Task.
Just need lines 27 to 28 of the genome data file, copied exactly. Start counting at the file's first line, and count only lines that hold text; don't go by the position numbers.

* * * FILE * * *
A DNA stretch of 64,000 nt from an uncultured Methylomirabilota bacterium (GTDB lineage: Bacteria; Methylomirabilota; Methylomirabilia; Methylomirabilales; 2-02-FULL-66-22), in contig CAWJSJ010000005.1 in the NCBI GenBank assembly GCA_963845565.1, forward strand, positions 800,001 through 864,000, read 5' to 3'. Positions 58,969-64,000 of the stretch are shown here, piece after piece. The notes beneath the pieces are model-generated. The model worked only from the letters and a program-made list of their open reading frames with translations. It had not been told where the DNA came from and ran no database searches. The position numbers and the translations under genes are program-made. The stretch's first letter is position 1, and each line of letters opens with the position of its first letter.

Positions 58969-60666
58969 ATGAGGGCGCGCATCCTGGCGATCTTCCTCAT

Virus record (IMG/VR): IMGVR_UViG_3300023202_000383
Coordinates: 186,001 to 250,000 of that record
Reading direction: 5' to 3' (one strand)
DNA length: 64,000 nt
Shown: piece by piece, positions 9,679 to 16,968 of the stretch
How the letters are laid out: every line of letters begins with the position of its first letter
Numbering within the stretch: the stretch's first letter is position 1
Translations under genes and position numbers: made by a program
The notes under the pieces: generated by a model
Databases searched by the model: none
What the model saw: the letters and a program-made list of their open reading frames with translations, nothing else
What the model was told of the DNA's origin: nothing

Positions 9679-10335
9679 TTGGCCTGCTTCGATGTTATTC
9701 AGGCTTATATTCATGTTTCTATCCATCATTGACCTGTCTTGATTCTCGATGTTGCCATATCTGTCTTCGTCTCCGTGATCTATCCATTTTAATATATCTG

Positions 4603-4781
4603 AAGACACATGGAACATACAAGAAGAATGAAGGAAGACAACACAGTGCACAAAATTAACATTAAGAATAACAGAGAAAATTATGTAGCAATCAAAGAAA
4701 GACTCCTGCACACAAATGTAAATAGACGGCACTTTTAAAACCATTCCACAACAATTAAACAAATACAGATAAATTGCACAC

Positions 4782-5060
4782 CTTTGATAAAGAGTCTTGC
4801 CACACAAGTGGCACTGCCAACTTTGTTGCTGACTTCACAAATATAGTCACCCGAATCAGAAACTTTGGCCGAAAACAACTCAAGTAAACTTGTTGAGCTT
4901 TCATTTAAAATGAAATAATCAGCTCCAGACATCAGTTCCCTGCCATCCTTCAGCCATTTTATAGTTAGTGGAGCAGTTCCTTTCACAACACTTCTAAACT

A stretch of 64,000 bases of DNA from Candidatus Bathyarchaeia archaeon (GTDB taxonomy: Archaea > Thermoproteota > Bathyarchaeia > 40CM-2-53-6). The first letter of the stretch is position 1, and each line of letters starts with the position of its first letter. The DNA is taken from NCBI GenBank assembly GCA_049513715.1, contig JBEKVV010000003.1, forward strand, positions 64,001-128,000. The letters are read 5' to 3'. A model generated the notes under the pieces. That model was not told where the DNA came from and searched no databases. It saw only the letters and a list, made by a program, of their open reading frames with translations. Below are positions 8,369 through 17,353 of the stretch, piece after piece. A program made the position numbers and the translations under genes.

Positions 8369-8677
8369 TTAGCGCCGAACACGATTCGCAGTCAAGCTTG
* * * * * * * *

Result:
Positions 8369-8677
8369 TTAGCGCCGAACACGATTCGCAGTCAAGCTTG